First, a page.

E Central Banker ProCyclical Craziness

Central banks are engaged in procyclical behavior, which makes absolutely no rational sense. After this behavior is discussed, the Basel 3 solutions are discussed at the end of this article. Maybe an exposed  Fed could even be redeemed. Procyclical behavior is really bad, and must be changed.

Market Monetarist Lars Christensen  said this about central bank behavior, and this pretty much defines what that behavior is:

Concluding, central banks during booms tend to take on more risk – they overweight risky assets – while they during busts tend to reduce risk – underweight risky assets. Hence, central banks consistently act in a procyclical fashion.

This is of course is not only bad in terms of ensuring the highest and most stable return at the lowest possible risk, but it also adds to the swings in the economy as the central bank will add liquidity to the financial system during booms and redraw liquidity during crashes.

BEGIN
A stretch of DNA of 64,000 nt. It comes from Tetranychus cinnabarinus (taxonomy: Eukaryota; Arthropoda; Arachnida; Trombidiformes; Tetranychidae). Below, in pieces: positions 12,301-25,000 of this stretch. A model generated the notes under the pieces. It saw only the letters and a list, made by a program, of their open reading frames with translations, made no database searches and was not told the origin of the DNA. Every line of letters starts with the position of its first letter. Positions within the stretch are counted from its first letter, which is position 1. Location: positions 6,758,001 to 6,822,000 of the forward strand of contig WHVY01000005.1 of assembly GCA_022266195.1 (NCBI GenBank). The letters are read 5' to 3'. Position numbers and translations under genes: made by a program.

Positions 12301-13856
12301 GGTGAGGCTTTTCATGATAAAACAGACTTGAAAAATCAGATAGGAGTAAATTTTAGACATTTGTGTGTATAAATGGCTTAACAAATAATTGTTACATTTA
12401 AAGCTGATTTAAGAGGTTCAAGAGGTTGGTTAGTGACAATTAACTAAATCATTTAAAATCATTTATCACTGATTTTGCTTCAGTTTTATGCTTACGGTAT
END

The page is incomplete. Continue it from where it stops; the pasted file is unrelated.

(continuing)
So, it is not a stretch when I write that the Fed is responsible for the housing bubble and crash. That is consistent with central bank procyclical thinking. Bubble/bust exaggeration is built into the system. Banks are like the guy who buys high and sells low, or you could say banks are like momentum players. Neither of those results healthy economics, in healthy price discovery. If the American people had an understanding of this central bank process, they would probably call for the overthrow of the fed.

I have argued about the actions of the Fed creating the housing bubble and then crashing the economy both here and here.

Moving on, we can see that even Wikipedia gives the same definition of procyclical behavior. 

Procyclical has a different meaning in the context of economic policy. In this context, it refers to any aspect of economic policy that could magnify economic or financial fluctuations. Of course, since effects of particular policies are often uncertain or disputed, a policy will be often procyclical, counter cyclical or acyclical according to the view of the one judging it.

Thus the financial regulations of the Basel II Accord have been criticized for their possible procyclicality. The accord requires banks to increase their capital ratios when they face greater risks. Unfortunately, this may require them to lend less during a recession or a credit crunch, which could aggravate the downturn.[5]

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Disclosure: I am not an investment counselor nor am I an attorney so my views are not to be considered investment advice.

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